Randomized Controlled Trial of Technology-Assisted Case Management in Low Income Adults with Type 2 Diabetes.
OBJECTIVE: To assess the efficacy of technology-assisted case management (TACM) with medication titration by nurses using guideline-based algorithms, under physician supervision in improving glycemic control in low-income rural adults with poorly controlled type 2 diabetes.
RESEARCH DESIGN AND METHODS: Adults (aged ≥18 years) from the southeastern United States with hemoglobin A1c [HbA1c] ≥8% were randomized to TACM or usual care. Evidence-based guidelines were used to develop medication titration algorithms in conjunction with clinic physicians. Participants were given a telehealth device that uploaded blood glucose and blood pressure readings daily to a central server. A nurse case manager was trained on the algorithms and authorized to titrate medications every 2 weeks based on the algorithm under the supervision of an internist and an endocrinologist. Participants were assessed at baseline, 3 months, and 6 months. The primary outcome was HbA1c at 6-months postrandomization in the intent-to-treat (ITT) population.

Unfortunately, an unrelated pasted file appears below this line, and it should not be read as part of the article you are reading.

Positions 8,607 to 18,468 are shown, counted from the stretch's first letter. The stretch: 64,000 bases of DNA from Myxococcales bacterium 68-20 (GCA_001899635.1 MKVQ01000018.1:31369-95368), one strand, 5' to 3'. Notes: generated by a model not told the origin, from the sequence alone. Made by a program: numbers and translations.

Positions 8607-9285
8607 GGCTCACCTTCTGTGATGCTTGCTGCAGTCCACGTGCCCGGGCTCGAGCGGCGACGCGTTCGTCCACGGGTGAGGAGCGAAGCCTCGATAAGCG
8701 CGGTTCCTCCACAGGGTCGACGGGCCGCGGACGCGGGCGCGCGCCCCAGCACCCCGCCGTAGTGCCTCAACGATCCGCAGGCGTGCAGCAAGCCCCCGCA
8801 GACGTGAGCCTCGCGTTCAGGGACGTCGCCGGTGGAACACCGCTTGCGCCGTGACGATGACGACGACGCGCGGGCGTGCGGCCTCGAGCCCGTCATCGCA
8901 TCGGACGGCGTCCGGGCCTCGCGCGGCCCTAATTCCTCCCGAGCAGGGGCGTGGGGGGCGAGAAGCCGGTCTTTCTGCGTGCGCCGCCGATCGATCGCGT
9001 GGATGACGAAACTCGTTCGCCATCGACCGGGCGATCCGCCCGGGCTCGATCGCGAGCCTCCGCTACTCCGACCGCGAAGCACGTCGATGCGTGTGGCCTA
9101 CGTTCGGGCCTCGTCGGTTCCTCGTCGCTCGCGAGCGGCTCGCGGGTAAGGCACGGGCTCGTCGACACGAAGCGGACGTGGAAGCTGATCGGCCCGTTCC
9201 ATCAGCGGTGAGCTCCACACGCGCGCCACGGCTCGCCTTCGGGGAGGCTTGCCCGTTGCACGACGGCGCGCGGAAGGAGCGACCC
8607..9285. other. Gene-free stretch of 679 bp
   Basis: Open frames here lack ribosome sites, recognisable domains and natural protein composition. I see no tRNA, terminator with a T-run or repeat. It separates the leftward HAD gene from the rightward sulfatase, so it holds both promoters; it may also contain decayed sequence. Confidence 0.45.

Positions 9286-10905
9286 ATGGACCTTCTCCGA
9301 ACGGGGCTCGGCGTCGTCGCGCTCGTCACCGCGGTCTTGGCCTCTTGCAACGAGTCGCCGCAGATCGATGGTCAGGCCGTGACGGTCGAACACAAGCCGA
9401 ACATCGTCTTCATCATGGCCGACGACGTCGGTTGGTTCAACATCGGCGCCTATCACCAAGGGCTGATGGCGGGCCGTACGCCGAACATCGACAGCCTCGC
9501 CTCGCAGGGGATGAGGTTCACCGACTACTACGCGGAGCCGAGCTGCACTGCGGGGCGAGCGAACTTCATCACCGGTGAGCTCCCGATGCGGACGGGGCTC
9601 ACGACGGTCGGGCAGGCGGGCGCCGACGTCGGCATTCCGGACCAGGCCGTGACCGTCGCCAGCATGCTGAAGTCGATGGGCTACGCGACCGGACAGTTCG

RESULTS: One hundred thirteen participants were randomized to either TACM intervention or usual care. Based on ITT population after multiple imputation, the analysis of covariance with baseline HbA1c as covariate showed that HbA1c at 6 months for TACM was significantly lower compared to the usual care group (-0. 99, P = 0.024). Moreover, longitudinal mixed effects analysis suggested that the rate of decline in HbA1c over time for TACM was significantly faster compared to the usual care group (-0.16, P = 0.038). Results based on per-protocol population were similar.
CONCLUSIONS: Technology-assisted case management by a nurse with medication titration under physician supervision is efficacious in improving glycemic control in low-income rural adults with poorly controlled type 2 diabetes.